Senate
FUTURE FUND BILL 2005
Second Reading
uk.org.publicwhip/lord/100107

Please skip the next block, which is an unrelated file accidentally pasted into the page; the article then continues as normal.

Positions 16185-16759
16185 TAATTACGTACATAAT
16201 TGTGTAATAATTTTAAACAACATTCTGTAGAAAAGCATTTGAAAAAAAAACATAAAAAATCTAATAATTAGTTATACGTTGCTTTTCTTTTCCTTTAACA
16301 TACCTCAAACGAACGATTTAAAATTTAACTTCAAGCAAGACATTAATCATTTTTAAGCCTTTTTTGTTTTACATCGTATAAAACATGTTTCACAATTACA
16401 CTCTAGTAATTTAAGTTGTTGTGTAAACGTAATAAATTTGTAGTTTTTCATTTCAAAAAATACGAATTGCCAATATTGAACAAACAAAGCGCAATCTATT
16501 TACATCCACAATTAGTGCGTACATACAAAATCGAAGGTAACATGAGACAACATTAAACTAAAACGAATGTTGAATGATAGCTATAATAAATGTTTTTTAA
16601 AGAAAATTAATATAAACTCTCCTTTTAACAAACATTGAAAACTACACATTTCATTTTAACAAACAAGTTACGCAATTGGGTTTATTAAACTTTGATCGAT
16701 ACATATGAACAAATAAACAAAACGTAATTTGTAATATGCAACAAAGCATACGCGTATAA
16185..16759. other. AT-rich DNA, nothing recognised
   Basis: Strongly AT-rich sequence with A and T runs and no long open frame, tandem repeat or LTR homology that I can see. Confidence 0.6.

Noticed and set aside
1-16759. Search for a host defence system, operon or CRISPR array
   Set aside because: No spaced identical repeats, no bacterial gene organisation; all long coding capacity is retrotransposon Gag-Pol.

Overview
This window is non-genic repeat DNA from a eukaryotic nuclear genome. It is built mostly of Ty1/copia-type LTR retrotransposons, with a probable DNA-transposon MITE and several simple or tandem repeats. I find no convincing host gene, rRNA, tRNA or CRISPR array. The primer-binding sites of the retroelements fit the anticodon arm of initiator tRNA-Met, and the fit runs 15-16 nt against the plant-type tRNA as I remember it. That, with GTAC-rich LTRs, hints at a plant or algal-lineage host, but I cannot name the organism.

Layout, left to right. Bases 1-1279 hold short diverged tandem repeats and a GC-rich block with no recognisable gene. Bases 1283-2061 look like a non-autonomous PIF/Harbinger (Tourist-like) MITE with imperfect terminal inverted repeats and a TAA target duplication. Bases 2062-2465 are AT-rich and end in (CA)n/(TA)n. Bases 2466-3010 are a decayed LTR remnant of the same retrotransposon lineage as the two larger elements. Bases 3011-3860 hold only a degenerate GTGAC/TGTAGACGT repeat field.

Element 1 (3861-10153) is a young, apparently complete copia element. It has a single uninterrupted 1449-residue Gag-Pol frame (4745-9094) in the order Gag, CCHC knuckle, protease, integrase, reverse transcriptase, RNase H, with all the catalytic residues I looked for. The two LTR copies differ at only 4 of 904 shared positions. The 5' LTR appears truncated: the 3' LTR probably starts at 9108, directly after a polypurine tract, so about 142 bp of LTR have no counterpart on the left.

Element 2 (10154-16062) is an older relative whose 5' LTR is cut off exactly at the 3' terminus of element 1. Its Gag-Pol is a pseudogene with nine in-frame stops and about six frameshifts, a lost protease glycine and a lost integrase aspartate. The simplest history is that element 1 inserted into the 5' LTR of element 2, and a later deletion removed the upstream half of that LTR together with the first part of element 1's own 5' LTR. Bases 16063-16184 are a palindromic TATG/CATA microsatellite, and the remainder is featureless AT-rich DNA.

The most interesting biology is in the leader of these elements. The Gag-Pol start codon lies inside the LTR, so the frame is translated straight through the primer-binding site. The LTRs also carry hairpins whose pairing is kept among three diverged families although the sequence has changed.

Gary John Joseph Humphries